The Wery Madness of it all
The corridors are empty and there are distant sounds of metal collapsible gates clanking shut. A few lights cast a dim glow over the Lower Main and the Foyer. The rest of the place is shrouded in a foreboding darkness. Suddenly, there’s a tremendous clamour in the Upper Main, as twenty-three girls seem to jerk awake from a stupour and start looking, frantically, for an opening into the world outside. The sounds of racing feet and voices yelling to each other reverberate through the building, making enough noise to awaken the dead. While the blame is being passed around and Plans of an Adventurous and Daring Escape are made, a call is calmly placed…
“Balbir Bhaiyya. Please gate khol do. "
Someone overhears. The news spreads like a ripple. There is a shout of joy as everyone clatters down the stairs of the English Corridor and arrives at the Journo Corridor gate, hope gleaming in their eyes. And beyond the bars stands that reverent man, Balbir Bhaiyya. A following melodrama is essentially enacted. He withholds the keys. The girls plead with him, making loud and earnest promises of caution, obedience and the like. He contemplates. Someone desperately tries to make him comprehend the gravity of the situation. Her mother is waiting for her at the gate. Slowly, with an air of extreme benevolence, he pulls the creaking gate open. The girls race out, jubilant in their freedom.
This is the WMS. To cater to our insistent assertion of affection towards insanity and a miserable sense of humour, we endearingly call ourselves the Wery Mad Society. And it is our life’s mission to proudly live up to that name. This theatrical sequence is a common occurrence as we immerse ourselves in our music, as afternoon fades to twilight. We lose all track of time…
Our motley crew is characterized by eclectic eccentricities, each madness a unique and perfected art. And yet, we’re always in sync as each person adds a different note, a different colour and a different essence to the harmony of it all. We work like a song. Every person, distinct, effortlessly moulds herself into a part of the seamless flow of melody, energy, beauty and love.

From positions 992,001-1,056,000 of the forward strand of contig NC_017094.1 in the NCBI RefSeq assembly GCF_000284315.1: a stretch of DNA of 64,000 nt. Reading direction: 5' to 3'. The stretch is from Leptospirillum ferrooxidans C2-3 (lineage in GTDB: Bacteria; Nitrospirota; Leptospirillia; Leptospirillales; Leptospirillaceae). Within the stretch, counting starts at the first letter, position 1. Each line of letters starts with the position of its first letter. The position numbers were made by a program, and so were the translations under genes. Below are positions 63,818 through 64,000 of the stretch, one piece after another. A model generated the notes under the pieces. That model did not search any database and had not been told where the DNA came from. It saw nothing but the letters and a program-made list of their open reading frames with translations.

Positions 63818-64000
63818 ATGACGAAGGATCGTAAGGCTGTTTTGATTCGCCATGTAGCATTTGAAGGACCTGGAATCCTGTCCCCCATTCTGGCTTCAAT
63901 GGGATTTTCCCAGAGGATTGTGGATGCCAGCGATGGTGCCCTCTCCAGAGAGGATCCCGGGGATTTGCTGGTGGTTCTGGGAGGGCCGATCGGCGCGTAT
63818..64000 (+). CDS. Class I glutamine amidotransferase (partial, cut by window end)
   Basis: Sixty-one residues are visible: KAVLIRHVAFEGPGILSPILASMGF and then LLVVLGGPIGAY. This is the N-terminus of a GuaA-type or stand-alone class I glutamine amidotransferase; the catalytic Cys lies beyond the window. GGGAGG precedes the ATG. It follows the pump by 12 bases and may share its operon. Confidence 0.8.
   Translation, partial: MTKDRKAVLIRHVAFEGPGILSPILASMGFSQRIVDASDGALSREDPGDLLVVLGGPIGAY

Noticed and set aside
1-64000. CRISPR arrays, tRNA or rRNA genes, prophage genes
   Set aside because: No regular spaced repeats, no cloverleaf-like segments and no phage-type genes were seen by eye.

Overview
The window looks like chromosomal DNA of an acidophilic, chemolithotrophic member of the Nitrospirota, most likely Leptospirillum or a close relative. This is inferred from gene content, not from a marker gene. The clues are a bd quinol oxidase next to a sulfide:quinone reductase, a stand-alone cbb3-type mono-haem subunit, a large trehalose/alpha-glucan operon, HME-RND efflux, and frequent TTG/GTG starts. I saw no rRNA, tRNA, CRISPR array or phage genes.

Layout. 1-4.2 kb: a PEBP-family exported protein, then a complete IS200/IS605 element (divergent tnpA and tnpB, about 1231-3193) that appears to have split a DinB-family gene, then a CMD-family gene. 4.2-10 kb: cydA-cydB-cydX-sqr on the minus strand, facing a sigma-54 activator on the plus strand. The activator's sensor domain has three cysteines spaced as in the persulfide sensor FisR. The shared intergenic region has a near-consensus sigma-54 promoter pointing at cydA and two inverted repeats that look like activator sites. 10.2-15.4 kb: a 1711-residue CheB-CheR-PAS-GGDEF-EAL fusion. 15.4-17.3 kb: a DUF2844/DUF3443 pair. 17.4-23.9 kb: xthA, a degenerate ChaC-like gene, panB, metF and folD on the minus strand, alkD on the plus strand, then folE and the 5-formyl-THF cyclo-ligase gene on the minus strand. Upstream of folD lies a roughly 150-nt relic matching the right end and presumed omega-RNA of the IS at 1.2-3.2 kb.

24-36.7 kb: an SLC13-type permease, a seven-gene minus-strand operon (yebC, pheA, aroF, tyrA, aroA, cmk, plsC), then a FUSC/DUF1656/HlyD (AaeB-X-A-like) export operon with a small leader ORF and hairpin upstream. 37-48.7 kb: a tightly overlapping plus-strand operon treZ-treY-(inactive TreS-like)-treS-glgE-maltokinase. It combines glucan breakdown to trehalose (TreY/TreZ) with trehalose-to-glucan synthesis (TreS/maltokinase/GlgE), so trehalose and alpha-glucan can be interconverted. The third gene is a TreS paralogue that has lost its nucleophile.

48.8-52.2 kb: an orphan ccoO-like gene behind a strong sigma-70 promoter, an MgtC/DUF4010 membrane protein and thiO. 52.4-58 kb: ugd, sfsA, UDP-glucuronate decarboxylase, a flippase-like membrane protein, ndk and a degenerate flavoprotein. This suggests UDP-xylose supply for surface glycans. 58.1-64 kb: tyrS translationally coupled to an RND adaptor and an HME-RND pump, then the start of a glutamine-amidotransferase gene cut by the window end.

The refrains of Scarborough Fair took on new meanings as we released our creative capabilities and plunged into the song. We emerged, gasping, exhausted, but triumphant, holding aloft the fragile trophy of newborn music.
At Lady Hardinge, on a battered stage, in a dilapidated auditorium, with the most anciently decrepit sound system and a deliberately disinterested audience, I turned to my choir-
“Let’s screw with their happiness.”
And we did. It was magnificent. Majestic. It gave me goosebumps. It gave us all goosebumps. We went to KFC to celebrate. The legacy of “vun piece of hod and crisby chiggan” was born.
Red and Black. The contingent. Powerful. Beautiful. We reassure each other. Always. A glance, a huddle, a hug, a silence. We’re there. Spontaneously. Without question. Silently believing in each other and us. We give space. We’re astoundingly tight. And then there are the theatrics…
Gaygay’s sarcasm, Meghana’s one-liners, Smiti’s vehement melodrama, Tania’s feigned non-chalance, Agrima’s vociferous “negotiations”, Jo’s shrieks, Kirin’s supersonic exclamations, Moumita’s incessant chatter, Pollobi’s declarations, Tarini’s whines… The mayhem they all succeed in creating makes them Very Spashull Children.
Chai, NLS, café, greenrooms, syncopation, acapella, sleepovers, friendships, the silence in the wings, impromptu momo plans, brain jams, victories, tears, laughter, more laughter, hysterical laiughter, hysteria… Countless memories that Kirin and I tried our best to capture on brightly coloured laminated sheets with photographs and captions written in her favourite silver pen.
It’s been a wonderful journey, a wonderful feeling and a wonderful year.
We made music together.
And I started believing in magic again.